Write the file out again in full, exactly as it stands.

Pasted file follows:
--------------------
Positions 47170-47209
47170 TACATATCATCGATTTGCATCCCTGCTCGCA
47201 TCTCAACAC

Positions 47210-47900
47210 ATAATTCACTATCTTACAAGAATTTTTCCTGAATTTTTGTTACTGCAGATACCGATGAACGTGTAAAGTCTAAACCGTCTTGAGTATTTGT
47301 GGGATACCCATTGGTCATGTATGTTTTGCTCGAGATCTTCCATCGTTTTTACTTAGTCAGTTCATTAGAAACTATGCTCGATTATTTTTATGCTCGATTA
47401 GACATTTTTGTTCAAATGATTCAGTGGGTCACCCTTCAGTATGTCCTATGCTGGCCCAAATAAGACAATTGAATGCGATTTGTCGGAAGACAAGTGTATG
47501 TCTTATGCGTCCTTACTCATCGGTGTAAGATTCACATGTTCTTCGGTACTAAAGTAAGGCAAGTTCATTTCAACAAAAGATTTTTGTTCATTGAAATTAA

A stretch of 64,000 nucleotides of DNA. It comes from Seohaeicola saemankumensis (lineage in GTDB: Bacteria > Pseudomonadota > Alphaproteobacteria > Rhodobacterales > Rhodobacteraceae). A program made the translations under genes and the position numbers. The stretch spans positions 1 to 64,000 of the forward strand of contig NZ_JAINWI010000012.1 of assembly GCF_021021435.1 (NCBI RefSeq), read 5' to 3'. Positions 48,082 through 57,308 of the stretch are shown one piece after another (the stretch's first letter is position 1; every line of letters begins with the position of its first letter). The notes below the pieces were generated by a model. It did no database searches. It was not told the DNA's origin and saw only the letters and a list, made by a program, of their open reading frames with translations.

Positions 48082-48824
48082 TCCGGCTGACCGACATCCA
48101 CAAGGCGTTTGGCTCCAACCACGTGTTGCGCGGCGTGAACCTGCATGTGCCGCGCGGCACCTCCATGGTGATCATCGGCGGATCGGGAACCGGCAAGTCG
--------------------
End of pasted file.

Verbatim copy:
Positions 47170-47209
47170 TACATATCATCGATTTGCATCCCTGCTCGCA
47201 TCTCAACAC

Positions 47210-47900
47210 ATAATTCACTATCTTACAAGAATTTTTCCTGAATTTTTGTTACTGCAGATACCGATGAACGTGTAAAGTCTAAACCGTCTTGAGTATTTGT
47301 GGGATACCCATTGGTCATGTATGTTTTGCTCGAGATCTTCCATCGTTTTTACTTAGTCAGTTCATTAGAAACTATGCTCGATTATTTTTATGCTCGATTA
47401 GACATTTTTGTTCAAATGATTCAGTGGGTCACCCTTCAGTATGTCCTATGCTGGCCCAAATAAGACAATTGAATGCGATTTGTCGGAAGACAAGTGTATG
47501 TCTTATGCGTCCTTACTCATCGGTGTAAGATTCACATGTTCTTCGGTACTAAAGTAAGGCAAGTTCATTTCAACAAAAGATTTTTGTTCATTGAAATTAA

A stretch of 64,000 nucleotides of DNA. It comes from Seohaeicola saemankumensis (lineage in GTDB: Bacteria > Pseudomonadota > Alphaproteobacteria > Rhodobacterales > Rhodobacteraceae). A program made the translations under genes and the position numbers. The stretch spans positions 1 to 64,000 of the forward strand of contig NZ_JAINWI010000012.1 of assembly GCF_021021435.1 (NCBI RefSeq), read 5' to 3'. Positions 48,082 through 57,308 of the stretch are shown one piece after another (the stretch's first letter is position 1; every line of letters begins with the position of its first letter). The notes below the pieces were generated by a model. It did no database searches. It was not told the DNA's origin and saw only the letters and a list, made by a program, of their open reading frames with translations.

Positions 48082-48824
48082 TCCGGCTGACCGACATCCA
48101 CAAGGCGTTTGGCTCCAACCACGTGTTGCGCGGCGTGAACCTGCATGTGCCGCGCGGCACCTCCATGGTGATCATCGGCGGATCGGGAACCGGCAAGTCG